Normally when you think of Ford Fusion (or Mondeo, as it’s known in Europe) taking design inspiration from another car, your thoughts immediately go to the Aston Martin-esque front grille. And rightly so – Ford’s decision to unashamedly adopt a family grille whose shape is much like that of the British sports car maker has received a lot of press, especially given that Ford used to own Aston Martin. However, this is not the only case of the Blue Oval taking design inspiration from cars produced by a brand it used to own.
Sales of small MPVs in Europe are slowing down fast, as customers are switching away from these roomy alternatives to subcompact hatchbacks in favor of the more trendy crossovers that are gaining popularity quickly. And the manufacturers are giving the people what they need: there are no new models entering the segment, and the existing models that are due to be redesigned are all switching to a more SUV-like design. All of the top-5 players in this segment also have a crossover model in their line-up and all of those are outselling their MPV counterparts, making this segment a difficult business case to spend money on developing a next generation small MPV. As a result of that, the aging segment (not only in terms of model age, but also the age of the prospective buyers) is down 15% in the first half of 2016, dipping below 200.000 sales as only one of the players in this segment sells more than it did last year, and by a tiny margin.
Sales in the Mid-sized segment fell by 11 percent in the second quarter, the largest fall amongst the mainstream segments. This comes as a disappointment after the segment showed signs of recovery in the first quarter of 2016, when it did better than the Minicar, Subcompact and Compact segments. It is doubly disappointing given the amount of new metal in the segment: cars that have gone on sale in the past half year include the new-for-2016 Chevy Malibu and Kia Optima, as well as the facelifted Nissan Altima, while the Hyundai Sonata and facelifted VW Passat are also less than one year old.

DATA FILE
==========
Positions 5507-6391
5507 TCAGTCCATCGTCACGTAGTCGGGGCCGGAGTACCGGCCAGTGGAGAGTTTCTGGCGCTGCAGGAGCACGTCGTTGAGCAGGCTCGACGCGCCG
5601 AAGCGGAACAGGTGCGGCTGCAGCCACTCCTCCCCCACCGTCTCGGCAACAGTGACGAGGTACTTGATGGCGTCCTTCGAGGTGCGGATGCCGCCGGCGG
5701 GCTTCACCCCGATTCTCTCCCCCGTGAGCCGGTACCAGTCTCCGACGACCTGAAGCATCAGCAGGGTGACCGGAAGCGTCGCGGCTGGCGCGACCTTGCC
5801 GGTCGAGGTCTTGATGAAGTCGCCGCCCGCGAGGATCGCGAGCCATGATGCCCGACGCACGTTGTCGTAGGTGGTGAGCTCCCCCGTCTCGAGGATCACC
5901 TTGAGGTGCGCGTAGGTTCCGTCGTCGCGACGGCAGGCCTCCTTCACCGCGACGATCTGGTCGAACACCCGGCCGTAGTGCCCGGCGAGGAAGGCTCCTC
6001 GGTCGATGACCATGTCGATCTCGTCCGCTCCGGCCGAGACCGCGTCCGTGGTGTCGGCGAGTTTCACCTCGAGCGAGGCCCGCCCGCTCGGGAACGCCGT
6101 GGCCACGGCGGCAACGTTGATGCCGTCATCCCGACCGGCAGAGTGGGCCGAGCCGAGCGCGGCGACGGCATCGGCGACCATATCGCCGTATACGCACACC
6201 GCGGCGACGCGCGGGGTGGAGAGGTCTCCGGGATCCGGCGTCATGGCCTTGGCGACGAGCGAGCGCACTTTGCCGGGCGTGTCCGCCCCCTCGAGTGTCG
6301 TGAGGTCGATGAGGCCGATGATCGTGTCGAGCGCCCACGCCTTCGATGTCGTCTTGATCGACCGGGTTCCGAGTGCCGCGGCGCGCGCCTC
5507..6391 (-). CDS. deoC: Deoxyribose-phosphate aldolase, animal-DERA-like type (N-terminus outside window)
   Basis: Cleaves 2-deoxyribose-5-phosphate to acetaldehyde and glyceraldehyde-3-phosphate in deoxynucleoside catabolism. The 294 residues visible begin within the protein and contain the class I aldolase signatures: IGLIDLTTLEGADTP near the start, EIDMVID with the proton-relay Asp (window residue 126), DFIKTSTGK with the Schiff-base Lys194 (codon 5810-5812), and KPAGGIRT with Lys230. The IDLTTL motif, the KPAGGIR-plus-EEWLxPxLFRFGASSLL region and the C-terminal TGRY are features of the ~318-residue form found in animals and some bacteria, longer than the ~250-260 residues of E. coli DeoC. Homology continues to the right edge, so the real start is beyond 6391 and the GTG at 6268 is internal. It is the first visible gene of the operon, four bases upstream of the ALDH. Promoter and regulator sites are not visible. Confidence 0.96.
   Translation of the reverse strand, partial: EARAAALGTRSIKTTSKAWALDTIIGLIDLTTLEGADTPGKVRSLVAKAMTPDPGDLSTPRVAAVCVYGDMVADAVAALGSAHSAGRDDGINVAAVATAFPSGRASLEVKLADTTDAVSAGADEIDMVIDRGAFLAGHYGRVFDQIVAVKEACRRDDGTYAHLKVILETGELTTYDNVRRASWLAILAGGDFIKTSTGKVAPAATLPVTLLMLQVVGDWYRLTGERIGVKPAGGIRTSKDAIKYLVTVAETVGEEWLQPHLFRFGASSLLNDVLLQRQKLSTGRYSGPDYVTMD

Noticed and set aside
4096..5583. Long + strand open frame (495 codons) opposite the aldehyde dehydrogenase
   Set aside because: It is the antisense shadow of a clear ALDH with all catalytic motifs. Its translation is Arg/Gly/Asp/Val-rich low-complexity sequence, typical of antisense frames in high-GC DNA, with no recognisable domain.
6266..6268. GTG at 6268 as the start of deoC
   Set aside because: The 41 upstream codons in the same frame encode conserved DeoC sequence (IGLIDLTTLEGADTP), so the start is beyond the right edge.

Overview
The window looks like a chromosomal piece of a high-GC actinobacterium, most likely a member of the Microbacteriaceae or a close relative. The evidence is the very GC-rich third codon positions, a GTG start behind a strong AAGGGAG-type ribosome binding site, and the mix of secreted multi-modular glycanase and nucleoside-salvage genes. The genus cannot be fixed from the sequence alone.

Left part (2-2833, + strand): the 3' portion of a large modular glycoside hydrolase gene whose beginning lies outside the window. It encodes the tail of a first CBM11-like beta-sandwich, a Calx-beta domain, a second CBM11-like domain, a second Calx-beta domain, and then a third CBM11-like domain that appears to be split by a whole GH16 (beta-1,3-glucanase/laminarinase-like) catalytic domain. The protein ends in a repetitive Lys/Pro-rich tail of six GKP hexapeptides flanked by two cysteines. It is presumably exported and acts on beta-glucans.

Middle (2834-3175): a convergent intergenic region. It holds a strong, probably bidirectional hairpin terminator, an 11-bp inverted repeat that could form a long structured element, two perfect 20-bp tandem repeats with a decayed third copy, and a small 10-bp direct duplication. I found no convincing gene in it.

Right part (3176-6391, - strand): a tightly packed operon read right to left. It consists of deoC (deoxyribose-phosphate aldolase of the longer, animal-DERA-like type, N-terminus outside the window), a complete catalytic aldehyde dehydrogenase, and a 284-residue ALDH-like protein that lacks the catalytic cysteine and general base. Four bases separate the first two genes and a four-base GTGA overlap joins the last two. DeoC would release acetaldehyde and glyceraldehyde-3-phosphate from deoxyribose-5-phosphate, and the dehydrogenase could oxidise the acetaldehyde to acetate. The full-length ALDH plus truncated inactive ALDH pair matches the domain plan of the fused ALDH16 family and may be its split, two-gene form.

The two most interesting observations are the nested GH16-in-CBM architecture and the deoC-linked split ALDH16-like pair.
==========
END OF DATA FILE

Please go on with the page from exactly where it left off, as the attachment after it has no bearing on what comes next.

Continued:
The demise of the small MPV segment in Europe accelerates in the first quarter of 2016, as sales plunge by 20% after a 15% drop in 2015. Just one model shows an increase in sales (with the exception of the 3 sales of the Lancia Musa, a model that ended production in 2012), and two more lose single digit volume, while 7 models show double digit declines. This is partially due to a lack of new products, but also a result of cannibalization from small crossovers, the fastest growing mainstream segment in Europe. These are similarly priced and sacrifice a bit of practicality for less awkward design. The Fiat 500L gains market share with sales down “just” 15% and is now at 26% of the segment. The Opel/Vauxhall Meriva loses just 3% even though a replacement is due later this year. That new generation is being co-developed with PSA who will market a new C3 Picasso version of that same model. And to reflect the shift of interest by consumers from MPVs to crossovers, the new Meriva and Picasso will have a more SUV-like design, similar to the current generation Peugeot 3008 and the latest version of the Renault Espace.[Read more…]
Sales in the mid-sized segment fell by 3% compared to Q1 2015, pushing this once-largest segment further behind compact SUV cars as families’ wheels of choice. That said, it did better than the smaller mainstream segments, again showing how cheap gas is pushing consumers to buy larger cars. The good times are likely to continue rolling for the segment, too, as sales of the new-for-2016 Chevy Malibu and Kia Optima come fully on-stream, while brings the facelifted Ford Fusion to market. [Read more…]
The small MPV segment in Europe is under stress from the small crossover segment, with sales down 60.000 units or 15% in 2015 to 354.425 sales. This is the lowest figure for the segment since 2003 when the first generation Opel/Vauxhall Meriva had just been introduced and none of the other current contenders were around yet. The pain is shared among all players with the exception of one: the facelifted Kia Venga manages to improve 13% and leapfrog the Skoda Roomster, which ended production in April and sold just a handful of remaining stock models in the last few months of the year. The Fiat 500L remains the best selling small MPV thanks to its home market Italy, which takes mroe than 58% of the total European volume. Serbia, where the 500L is produced, is the only country in the world where it’s the best selling model overall, albeit with a humble 1.819 sales.